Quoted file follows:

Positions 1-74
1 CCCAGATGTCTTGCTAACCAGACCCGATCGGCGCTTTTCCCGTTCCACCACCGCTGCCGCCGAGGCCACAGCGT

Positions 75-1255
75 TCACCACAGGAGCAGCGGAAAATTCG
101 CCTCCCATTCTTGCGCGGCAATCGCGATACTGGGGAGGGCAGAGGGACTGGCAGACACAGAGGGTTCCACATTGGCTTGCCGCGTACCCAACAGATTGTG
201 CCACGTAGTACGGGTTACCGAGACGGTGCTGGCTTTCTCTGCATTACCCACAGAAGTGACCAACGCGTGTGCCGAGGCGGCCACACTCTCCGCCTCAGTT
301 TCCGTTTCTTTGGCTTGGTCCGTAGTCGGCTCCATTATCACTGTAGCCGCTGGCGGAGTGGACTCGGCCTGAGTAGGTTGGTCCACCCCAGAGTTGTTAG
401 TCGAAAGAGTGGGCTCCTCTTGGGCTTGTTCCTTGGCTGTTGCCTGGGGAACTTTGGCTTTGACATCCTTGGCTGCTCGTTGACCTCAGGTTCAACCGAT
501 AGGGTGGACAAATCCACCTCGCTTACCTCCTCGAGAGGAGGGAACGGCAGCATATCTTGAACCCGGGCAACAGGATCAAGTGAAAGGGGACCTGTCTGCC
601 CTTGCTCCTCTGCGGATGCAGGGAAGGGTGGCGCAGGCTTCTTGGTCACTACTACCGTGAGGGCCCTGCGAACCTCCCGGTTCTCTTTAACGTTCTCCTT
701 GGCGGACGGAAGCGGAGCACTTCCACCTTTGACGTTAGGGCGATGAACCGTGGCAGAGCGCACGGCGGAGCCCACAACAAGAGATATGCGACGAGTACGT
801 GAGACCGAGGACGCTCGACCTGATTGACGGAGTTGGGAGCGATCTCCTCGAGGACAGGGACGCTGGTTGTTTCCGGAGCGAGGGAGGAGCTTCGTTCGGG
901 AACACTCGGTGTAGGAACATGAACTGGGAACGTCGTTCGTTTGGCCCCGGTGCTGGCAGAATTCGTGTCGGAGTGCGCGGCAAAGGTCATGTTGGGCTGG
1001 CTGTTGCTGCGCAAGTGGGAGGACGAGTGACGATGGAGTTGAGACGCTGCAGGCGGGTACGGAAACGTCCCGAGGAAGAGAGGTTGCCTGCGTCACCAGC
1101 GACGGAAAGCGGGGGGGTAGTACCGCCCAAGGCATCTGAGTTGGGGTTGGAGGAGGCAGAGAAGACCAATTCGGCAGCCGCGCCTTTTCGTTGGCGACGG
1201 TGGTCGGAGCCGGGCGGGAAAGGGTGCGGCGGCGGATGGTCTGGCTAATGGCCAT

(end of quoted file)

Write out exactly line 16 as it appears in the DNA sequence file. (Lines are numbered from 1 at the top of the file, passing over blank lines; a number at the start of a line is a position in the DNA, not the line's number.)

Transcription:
1201 TGGTCGGAGCCGGGCGGGAAAGGGTGCGGCGGCGGATGGTCTGGCTAATGGCCAT